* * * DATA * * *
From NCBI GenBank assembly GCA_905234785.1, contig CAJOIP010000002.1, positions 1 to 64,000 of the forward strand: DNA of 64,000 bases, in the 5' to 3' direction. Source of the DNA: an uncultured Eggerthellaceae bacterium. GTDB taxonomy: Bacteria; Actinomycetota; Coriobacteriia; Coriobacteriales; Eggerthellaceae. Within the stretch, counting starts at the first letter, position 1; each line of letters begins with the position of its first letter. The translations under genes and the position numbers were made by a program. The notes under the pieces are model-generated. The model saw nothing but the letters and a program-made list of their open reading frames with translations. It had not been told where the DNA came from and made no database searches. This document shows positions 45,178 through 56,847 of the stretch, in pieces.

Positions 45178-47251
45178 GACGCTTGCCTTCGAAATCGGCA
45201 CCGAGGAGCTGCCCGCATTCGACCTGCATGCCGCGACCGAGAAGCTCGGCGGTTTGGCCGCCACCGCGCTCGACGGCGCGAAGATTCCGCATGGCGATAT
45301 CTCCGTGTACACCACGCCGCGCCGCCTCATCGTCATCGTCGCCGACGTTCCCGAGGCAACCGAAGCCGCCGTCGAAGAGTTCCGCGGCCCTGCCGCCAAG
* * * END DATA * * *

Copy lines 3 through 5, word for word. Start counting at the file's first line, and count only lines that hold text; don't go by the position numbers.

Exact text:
45178 GACGCTTGCCTTCGAAATCGGCA
45201 CCGAGGAGCTGCCCGCATTCGACCTGCATGCCGCGACCGAGAAGCTCGGCGGTTTGGCCGCCACCGCGCTCGACGGCGCGAAGATTCCGCATGGCGATAT
45301 CTCCGTGTACACCACGCCGCGCCGCCTCATCGTCATCGTCGCCGACGTTCCCGAGGCAACCGAAGCCGCCGTCGAAGAGTTCCGCGGCCCTGCCGCCAAG